Certain types of dietary fiber encourage the growth of healthy bacteria in the intestines, which helps digestion and ensures long term gastrointestinal health. You’ve probably heard of probiotics, a type of “healthy” bacteria that supports digestive health. The truth is that while probiotics are important (we recommend getting them from fermented foods like yogurt and kimchi, which are more likely to stick around and support your digestive system than probiotic supplements), certain types of fiber (called prebiotic fiber, found in many carb-rich foods) are crucial for keeping these probiotics alive. (I wrote an article for Outside Magazine that goes over probiotics, prebiotics, and why it’s better to get these things from food than supplements.)

Fiber has other digestive benefits as well. Insoluble fiber adds bulk to your stool, while soluble fiber holds moisture in your stool. Both help prevent constipation, and keep your bowel movements normal and regular.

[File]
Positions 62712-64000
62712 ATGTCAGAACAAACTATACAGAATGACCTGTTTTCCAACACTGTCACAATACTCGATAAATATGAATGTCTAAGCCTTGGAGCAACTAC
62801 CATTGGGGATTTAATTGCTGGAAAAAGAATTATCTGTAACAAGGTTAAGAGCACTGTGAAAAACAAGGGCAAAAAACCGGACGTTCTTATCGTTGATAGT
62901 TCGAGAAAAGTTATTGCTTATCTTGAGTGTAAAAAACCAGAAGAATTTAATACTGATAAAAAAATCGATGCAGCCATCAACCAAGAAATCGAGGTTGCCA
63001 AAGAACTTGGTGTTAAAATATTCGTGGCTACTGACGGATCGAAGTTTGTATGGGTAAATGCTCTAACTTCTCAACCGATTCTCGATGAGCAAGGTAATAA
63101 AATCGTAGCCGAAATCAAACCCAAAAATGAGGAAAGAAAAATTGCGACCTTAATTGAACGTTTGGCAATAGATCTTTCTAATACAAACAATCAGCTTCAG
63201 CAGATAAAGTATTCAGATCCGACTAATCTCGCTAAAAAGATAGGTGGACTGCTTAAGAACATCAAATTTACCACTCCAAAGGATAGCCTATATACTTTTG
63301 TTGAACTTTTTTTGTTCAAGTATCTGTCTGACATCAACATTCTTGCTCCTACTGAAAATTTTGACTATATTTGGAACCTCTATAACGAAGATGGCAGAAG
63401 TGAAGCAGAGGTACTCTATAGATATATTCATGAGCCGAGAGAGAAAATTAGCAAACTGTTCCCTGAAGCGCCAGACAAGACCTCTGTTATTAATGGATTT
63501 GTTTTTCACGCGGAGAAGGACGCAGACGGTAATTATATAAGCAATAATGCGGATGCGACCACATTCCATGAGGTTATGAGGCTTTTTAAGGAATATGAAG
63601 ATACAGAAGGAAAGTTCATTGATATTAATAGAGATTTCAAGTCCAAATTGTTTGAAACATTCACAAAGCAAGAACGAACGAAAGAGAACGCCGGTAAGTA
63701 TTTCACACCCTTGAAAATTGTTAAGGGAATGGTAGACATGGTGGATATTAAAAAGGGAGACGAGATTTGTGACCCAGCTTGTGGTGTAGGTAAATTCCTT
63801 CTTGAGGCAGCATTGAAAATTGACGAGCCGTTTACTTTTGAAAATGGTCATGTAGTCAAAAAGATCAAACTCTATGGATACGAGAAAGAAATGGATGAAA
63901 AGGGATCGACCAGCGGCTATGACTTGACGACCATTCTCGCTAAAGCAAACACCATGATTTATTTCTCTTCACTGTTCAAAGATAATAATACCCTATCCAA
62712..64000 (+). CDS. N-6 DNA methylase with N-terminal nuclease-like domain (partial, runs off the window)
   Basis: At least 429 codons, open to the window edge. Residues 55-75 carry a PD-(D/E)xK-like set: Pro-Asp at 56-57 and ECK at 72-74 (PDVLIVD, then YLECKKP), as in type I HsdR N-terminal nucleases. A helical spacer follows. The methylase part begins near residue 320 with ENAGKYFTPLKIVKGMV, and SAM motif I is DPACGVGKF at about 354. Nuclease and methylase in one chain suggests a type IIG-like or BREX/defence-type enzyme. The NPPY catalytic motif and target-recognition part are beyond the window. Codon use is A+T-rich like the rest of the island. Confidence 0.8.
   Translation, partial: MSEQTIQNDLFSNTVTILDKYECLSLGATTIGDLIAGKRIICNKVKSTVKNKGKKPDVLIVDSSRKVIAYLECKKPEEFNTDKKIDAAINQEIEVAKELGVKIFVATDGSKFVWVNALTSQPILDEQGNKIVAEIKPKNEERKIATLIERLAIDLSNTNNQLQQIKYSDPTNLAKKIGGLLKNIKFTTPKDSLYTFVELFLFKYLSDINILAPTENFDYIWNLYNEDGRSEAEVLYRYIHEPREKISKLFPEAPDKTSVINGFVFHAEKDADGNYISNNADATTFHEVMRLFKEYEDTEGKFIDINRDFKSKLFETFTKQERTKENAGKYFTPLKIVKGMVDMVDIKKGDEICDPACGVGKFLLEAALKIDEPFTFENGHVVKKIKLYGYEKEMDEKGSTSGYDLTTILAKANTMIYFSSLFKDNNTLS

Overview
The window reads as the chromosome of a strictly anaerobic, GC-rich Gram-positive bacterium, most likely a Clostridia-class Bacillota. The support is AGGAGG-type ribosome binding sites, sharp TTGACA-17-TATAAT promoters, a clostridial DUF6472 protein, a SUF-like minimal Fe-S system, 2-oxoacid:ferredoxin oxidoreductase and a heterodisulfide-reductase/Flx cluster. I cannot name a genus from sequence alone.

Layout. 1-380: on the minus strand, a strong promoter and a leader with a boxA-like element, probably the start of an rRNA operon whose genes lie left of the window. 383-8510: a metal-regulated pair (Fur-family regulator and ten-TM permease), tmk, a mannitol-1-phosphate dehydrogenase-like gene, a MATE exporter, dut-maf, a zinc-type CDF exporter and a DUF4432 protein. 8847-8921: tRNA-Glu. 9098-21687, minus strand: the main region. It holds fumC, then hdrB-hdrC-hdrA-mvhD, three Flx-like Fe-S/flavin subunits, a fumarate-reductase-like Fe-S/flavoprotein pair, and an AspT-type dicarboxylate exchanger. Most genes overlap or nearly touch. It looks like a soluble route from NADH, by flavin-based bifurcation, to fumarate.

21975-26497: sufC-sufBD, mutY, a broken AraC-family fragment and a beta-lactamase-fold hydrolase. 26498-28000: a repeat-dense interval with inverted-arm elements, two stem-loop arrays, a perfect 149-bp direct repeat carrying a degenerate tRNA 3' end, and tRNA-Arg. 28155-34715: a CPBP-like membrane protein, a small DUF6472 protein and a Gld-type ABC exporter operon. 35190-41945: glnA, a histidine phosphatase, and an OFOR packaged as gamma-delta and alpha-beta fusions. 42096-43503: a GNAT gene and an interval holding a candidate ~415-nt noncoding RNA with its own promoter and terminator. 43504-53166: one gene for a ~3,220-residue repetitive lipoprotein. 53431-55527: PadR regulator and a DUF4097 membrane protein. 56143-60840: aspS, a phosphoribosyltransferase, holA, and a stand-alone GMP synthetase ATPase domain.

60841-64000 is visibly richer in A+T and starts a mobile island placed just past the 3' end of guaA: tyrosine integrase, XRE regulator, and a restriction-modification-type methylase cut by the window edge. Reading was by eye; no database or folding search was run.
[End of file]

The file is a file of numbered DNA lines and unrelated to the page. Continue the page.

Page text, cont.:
Hydration and immune function

Carbs help our muscles and organs hold onto water and stay hydrated — this helps muscles work for longer without getting fatigued, and keeps our organs working properly.

Getting adequate carbohydrates also supports various immune functions in our body, which keeps us healthy and can help ward off sickness.

Mood, sleep and appetite 

Carb intake is directly linked to the release of serotonin (a neurotransmitter) in the brain. Serotonin is important, because it helps improve mood and  regulate both our sleep/wake cycle and our appetite. Having enough serotonin helps prevent low mood/depression. It also helps you to sleep well and feel more alert when you’re awake. Serotonin plays a role in regulating our hunger and fullness signals, which allows you to experience that ‘satisfied’ feeling following a meal and stop eating when you’re full. 

How many carbs do you need?